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Hyperanthropos and Climate Change

From the cockpit of a 747, Christina Fredengren explains the meaning of hyperanthropos.
I am here in the cockpit of a Boeing 747. I am in a rather small space, but I wield a massive amount of power- -as the humans do in the Anthropocene. Today, climate and the environmental change- -can actually be seen as an aggregate of human action- -possibly the effect of human hybris putting human needs of some people of today in the center. The climate can actually be seen as a hyperobject- -where many actors around the world contribute to the shaping of it. That also means that each action matters. The arrival of the Anthropocene has reframed humans as both cultural and geological actors. A human is actually always more than a human.
However, not everyone is equally situated in the carry of the burden of climate change. Furthermore, as philosopher Rosi Braidotti says- -“Not all of us can say, with any degree of certainty, that we have always been human”- -“or that we are only that. Some of us are not even considered fully human now,”- -“let alone at previous moments of Western social, political and scientific history.” For these reasons, we need to build a more inclusive humanity- -to build solidarity and care between human and more than human generations.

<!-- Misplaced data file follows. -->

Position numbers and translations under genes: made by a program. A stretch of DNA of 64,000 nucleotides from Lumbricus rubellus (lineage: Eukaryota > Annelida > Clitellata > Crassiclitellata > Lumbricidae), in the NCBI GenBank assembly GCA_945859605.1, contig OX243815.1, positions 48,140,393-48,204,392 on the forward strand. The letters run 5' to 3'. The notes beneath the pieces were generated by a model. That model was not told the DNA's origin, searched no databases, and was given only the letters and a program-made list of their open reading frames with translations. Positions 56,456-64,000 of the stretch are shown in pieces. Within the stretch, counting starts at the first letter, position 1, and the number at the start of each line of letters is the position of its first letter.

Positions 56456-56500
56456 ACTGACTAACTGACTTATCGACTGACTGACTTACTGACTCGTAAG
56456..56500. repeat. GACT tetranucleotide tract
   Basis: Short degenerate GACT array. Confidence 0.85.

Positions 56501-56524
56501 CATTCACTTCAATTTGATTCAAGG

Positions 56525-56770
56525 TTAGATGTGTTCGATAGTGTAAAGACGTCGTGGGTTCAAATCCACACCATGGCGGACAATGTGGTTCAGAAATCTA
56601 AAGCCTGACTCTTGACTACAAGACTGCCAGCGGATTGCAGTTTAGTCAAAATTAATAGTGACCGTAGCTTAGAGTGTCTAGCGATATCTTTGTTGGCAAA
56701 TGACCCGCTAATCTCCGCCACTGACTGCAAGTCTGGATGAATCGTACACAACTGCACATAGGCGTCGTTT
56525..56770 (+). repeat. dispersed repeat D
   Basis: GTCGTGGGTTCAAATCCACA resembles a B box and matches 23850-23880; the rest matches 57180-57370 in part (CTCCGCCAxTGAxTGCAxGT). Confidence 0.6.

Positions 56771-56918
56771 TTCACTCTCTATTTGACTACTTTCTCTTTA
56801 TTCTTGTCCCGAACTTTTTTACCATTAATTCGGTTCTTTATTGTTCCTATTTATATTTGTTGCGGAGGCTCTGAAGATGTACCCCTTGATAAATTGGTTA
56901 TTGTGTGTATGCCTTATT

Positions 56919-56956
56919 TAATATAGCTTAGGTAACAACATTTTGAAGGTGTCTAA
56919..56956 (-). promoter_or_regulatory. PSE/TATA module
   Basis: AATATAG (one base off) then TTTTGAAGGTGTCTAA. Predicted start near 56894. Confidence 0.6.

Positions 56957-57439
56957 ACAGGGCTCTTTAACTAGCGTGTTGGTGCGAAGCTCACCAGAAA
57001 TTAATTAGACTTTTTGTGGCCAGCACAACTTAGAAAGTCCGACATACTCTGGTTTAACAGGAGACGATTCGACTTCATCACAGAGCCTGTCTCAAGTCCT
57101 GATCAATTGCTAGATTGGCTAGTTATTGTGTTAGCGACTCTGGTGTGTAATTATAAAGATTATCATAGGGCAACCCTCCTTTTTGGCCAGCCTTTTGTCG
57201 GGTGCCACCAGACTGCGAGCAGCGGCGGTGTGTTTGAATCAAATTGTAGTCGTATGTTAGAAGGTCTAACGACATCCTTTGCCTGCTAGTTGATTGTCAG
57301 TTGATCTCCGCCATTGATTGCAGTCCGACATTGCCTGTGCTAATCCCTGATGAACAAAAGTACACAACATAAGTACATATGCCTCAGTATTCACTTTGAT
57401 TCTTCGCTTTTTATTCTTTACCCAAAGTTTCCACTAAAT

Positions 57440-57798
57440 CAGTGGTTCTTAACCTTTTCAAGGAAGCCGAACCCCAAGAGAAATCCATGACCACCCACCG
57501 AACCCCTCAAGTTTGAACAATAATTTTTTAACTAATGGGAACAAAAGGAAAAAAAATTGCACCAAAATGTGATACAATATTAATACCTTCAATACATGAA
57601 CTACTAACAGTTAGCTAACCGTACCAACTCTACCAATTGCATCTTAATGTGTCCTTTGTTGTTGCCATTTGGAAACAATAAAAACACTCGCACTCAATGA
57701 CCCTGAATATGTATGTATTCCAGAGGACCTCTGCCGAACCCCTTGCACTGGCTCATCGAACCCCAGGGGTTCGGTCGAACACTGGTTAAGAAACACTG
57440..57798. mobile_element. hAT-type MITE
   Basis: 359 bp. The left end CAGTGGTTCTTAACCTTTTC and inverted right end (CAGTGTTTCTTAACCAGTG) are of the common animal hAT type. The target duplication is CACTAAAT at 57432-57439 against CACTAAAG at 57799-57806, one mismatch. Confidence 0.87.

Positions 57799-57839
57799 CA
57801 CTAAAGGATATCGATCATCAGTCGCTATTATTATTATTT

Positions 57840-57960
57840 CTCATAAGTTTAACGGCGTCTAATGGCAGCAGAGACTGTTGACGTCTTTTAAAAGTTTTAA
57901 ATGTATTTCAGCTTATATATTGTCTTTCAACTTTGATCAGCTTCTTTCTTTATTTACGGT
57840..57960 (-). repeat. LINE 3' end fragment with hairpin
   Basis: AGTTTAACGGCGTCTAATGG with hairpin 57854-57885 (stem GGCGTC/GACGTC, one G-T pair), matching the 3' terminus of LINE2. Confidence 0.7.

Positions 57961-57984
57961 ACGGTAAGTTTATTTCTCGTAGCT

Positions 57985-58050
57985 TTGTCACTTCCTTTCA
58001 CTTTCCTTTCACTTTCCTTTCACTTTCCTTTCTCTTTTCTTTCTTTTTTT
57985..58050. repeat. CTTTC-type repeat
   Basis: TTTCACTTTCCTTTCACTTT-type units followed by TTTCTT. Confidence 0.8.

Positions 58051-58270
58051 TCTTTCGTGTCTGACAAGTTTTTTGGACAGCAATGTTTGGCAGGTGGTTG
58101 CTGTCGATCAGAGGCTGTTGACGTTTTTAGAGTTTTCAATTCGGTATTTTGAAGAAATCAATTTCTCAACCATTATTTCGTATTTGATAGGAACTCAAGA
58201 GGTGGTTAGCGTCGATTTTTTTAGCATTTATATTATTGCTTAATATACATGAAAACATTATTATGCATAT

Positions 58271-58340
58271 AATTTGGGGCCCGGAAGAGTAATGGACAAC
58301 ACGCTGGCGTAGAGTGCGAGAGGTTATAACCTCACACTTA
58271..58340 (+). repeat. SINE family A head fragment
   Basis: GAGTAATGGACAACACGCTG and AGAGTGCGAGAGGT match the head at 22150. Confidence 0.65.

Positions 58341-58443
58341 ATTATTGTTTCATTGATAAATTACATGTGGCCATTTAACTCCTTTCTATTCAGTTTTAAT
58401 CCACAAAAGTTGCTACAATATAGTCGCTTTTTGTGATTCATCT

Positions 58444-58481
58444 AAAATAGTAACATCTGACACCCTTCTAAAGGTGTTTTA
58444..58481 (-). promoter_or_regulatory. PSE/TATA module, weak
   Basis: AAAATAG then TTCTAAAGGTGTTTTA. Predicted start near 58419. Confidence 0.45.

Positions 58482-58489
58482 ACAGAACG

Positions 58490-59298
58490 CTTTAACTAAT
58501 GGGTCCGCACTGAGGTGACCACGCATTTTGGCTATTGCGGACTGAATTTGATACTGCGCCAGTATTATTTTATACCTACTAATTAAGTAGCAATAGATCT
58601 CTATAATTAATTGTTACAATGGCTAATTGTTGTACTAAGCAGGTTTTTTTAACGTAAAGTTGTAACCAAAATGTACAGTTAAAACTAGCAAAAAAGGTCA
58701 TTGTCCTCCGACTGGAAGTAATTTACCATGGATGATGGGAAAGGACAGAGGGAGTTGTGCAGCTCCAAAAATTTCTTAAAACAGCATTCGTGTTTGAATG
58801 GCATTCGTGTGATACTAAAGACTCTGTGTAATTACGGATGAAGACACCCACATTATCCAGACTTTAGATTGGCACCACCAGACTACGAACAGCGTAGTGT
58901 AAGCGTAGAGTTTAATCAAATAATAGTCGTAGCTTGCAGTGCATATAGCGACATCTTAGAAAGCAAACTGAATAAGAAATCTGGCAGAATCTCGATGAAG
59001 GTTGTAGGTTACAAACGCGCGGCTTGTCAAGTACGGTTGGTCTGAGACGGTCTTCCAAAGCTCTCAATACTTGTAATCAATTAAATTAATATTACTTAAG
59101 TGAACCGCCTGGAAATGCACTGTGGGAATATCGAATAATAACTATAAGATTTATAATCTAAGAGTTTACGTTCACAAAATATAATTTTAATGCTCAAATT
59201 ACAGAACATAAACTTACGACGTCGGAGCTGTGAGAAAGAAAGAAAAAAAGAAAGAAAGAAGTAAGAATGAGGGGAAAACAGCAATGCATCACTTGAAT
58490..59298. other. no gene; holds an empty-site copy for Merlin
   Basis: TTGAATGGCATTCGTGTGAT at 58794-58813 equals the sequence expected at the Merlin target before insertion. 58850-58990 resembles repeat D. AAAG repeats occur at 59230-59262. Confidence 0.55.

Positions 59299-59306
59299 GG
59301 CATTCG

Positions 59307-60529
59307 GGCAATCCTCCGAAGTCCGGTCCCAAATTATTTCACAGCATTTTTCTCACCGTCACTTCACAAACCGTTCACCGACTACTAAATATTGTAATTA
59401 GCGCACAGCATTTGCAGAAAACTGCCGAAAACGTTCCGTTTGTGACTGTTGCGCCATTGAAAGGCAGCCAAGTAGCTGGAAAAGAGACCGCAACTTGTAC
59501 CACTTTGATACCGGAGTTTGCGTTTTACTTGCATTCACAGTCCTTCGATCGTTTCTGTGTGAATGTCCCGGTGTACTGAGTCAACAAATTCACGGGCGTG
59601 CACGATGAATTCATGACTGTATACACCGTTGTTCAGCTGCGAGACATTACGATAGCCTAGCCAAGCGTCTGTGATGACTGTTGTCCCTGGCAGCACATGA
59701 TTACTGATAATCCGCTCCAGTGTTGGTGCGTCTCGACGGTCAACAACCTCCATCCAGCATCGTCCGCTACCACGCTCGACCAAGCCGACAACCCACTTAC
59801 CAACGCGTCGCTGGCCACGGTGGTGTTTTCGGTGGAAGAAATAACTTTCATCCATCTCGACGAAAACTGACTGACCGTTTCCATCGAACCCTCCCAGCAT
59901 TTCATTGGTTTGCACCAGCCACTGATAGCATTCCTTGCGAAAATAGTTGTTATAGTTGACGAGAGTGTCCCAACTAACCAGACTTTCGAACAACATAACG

This video was filmed on location at Arlanda Airport, Stockholm, Sweden. Christina Fredengren is sitting in the cockpit of a Boeing 747. She is sitting in a small space, yet she wields a massive amount of power. This symbolizes humans in the Anthropocene – a time when human hubris has put the needs of some humans ahead of other humans and of other species. Christina explains how climate can be seen as a hyperobject – shaped by many actors around the world. She encourages a more inclusive humanity built on care between human and more than human generations.

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Taking on the Climate Crisis with Social Change

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